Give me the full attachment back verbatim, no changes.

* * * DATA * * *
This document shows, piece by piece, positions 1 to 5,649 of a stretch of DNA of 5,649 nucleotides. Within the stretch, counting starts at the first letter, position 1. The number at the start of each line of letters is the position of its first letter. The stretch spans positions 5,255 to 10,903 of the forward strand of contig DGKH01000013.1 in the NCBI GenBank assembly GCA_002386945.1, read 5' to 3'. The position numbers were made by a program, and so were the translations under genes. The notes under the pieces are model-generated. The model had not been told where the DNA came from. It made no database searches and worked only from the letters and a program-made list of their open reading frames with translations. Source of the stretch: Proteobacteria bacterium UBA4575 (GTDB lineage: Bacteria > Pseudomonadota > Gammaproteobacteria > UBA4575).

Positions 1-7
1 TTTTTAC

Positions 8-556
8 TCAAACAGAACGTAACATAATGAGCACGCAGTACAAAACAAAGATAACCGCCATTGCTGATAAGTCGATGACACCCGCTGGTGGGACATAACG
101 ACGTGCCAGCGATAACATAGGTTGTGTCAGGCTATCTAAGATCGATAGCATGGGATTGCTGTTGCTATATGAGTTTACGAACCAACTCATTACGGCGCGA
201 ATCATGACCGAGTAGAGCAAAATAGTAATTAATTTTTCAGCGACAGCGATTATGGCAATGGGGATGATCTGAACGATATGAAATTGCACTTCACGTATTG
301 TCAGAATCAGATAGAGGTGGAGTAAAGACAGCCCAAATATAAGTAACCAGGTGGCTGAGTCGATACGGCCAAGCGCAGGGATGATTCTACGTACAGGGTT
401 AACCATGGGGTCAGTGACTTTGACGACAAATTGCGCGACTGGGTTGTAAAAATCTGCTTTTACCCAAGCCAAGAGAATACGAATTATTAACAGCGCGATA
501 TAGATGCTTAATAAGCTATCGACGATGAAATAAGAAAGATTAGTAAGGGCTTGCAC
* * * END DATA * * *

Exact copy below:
This document shows, piece by piece, positions 1 to 5,649 of a stretch of DNA of 5,649 nucleotides. Within the stretch, counting starts at the first letter, position 1. The number at the start of each line of letters is the position of its first letter. The stretch spans positions 5,255 to 10,903 of the forward strand of contig DGKH01000013.1 in the NCBI GenBank assembly GCA_002386945.1, read 5' to 3'. The position numbers were made by a program, and so were the translations under genes. The notes under the pieces are model-generated. The model had not been told where the DNA came from. It made no database searches and worked only from the letters and a program-made list of their open reading frames with translations. Source of the stretch: Proteobacteria bacterium UBA4575 (GTDB lineage: Bacteria > Pseudomonadota > Gammaproteobacteria > UBA4575).

Positions 1-7
1 TTTTTAC

Positions 8-556
8 TCAAACAGAACGTAACATAATGAGCACGCAGTACAAAACAAAGATAACCGCCATTGCTGATAAGTCGATGACACCCGCTGGTGGGACATAACG
101 ACGTGCCAGCGATAACATAGGTTGTGTCAGGCTATCTAAGATCGATAGCATGGGATTGCTGTTGCTATATGAGTTTACGAACCAACTCATTACGGCGCGA
201 ATCATGACCGAGTAGAGCAAAATAGTAATTAATTTTTCAGCGACAGCGATTATGGCAATGGGGATGATCTGAACGATATGAAATTGCACTTCACGTATTG
301 TCAGAATCAGATAGAGGTGGAGTAAAGACAGCCCAAATATAAGTAACCAGGTGGCTGAGTCGATACGGCCAAGCGCAGGGATGATTCTACGTACAGGGTT
401 AACCATGGGGTCAGTGACTTTGACGACAAATTGCGCGACTGGGTTGTAAAAATCTGCTTTTACCCAAGCCAAGAGAATACGAATTATTAACAGCGCGATA
501 TAGATGCTTAATAAGCTATCGACGATGAAATAAGAAAGATTAGTAAGGGCTTGCAC